Uncommon thinking on political reforms


The problem we face is not political reforms per se, it is the fear of political reforms by Zanu PF. Unless we address that fear, we will continue to have resistance to change.


The end times of tyranny and plunder are with us as we see the craftiness of Zanu PF’s evil confounding them. By their own cunningness, they are digging a pit so deep for their own demise. That is truly the work of our God who will make the wise things of this world foolish.

I truly believe that our beloved country Zimbabwe is at the cusp of a fundamental power shift. However, we must not just watch in anticipation as Zanu PF rips itself apart, but we must get ready to work and reinvent our country so that at last our dreams deferred since 1980 can begin to become a reality.

The implosion within Zanu PF is a predicable development and I squarely put it on President Robert Mugabe’s lap who has failed to nurture predictability and leadership succession because of his unrestrained selfish ambition.

It is obvious that without any political reforms, we cannot expect to create the new Zimbabwe we all want. However, I must repeat, political reforms are not and have never been in the interests of Zanu PF especially now that they are at their weakest. They will resist them at all costs as they have done since 2000.

For the avoidance of any doubt, I am not saying here that we must not have political reforms. Rather I am saying we must find the most effective means to remove the resistance to change by Zanu PF first so that we can have political reforms followed by free and fair elections which I have no doubt that Zanu PF will lose. This is because whatever we have been doing to date is clearly not working and so we must come up with a totally new approach.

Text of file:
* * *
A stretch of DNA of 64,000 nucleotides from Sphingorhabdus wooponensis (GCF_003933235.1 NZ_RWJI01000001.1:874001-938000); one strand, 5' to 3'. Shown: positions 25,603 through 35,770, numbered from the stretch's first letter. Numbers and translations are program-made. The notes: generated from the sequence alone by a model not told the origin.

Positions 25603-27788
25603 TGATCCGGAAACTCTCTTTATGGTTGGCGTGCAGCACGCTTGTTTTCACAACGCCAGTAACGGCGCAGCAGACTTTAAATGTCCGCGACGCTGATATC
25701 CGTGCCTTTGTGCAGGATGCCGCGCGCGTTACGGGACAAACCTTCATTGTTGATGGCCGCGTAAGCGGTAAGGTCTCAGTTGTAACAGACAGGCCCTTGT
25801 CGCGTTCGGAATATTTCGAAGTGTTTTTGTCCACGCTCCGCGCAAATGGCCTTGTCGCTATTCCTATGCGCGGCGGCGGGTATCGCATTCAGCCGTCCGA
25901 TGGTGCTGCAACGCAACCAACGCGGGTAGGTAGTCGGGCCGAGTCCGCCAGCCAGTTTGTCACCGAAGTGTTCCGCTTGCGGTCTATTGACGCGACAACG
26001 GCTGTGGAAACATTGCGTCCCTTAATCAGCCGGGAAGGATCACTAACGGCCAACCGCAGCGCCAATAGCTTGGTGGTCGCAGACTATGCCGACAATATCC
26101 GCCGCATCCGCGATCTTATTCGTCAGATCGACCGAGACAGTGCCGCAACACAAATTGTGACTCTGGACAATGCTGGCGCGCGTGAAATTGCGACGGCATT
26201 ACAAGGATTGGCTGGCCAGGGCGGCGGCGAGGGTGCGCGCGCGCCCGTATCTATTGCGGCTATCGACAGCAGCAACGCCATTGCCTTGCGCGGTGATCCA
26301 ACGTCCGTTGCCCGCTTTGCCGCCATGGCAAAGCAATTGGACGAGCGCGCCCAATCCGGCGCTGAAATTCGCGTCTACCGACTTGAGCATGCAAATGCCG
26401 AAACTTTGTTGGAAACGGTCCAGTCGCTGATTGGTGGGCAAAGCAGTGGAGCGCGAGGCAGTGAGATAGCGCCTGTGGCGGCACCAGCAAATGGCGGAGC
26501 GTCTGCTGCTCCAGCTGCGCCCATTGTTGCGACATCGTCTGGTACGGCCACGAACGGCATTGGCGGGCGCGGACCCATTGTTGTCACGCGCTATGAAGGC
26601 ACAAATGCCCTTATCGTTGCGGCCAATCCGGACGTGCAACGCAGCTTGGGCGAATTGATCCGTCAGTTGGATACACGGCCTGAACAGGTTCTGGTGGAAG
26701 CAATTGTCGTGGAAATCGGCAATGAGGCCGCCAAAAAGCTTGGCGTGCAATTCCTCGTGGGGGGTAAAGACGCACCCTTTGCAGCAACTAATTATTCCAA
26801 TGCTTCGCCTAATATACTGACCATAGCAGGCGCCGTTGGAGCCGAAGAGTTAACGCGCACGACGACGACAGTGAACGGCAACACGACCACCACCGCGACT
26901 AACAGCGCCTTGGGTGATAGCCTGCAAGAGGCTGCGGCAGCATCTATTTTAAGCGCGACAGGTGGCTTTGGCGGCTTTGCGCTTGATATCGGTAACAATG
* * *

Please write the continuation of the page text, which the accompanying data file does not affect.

There is a phenomenon in systems thinking called the iceberg phenomenon. Systems thinking is the label for a worldview which seeks to identify the root cause of problem situations rather than at snapshots or events. This worldview tries to see that which is not immediately obvious. We, therefore, need to understand and manage the underlying causes of the resistance to political reforms by Zanu PF if we are to achieve any progress on the issue.

So, for example, we are simply demanding political reforms without looking deeper into the issue of fear — the iceberg underneath.

Systems thinking has been described as Uncommon Sense. When faced with complexity in the internal or external dynamics of any system as we do here in Zimbabwe, it is useful use this systems lens to avoid unintended consequences and resistance to change.

With this systemic insight, we can then learn to intervene more effectively, in high leverage areas, within the complex dynamics of politics, power and the need to change. Continually shouting at Zanu PF to change, as we are all doing now, may not result in the change we want to see.

In my opinion, Zanu PF, especially its leaders, fear to lose power through free and fair elections. Understandably so, because that loss of power may result in personal criminal prosecution, loss of income and status. This fear is the same which is causing succession battles as Mugabe holds onto power. It is clear that the more we demand for political reforms, the more resistance to change we are getting.

The question, therefore, must be: What realistic options should we pursue to get the results we want?

In my opinion, the one option is through some sort of political settlement and not wasteful contestation with Zanu PF because we simply do not have any other means to fight them as they did the colonialist. We certainly do not want a civil war and even if we did, the geopolitics of the world, particularly the region, have changed significantly to make that a viable option.

According to research by Edward Laws (August 2012) titled Political Settlements, Elite Pacts, and Governments of National Unity — A Conceptual Study, a growing body of recent scholarship puts political settlements at the centre of the development process. The political settlements approach focuses on the formal and informal negotiations, bargains, pacts and agreements between elite actors, as crucial drivers of the emergence of locally effective institutions and policies that promote the achievement of sustainable growth, political stability and socially inclusive development.

Surely that is what we want? I know we have been there before and, for many reasons, it didn’t work. I, however, think we should try again, but this time with the wisdom of hindsight.

Going to the 2018 elections without any reforms is political suicide and, therefore, unthinkable. I would rather we postpone elections and pursue an inclusive political settlement that addresses the fears of Zanu PF, but ushers in a new era of inclusive democracy through comprehensive political reforms over an agreed timeframe.

Food for thought?

Vince Musewe is an economist and author based in Harare. The views in this article are his personal views. You may contact him on vtmusewe@gmail.com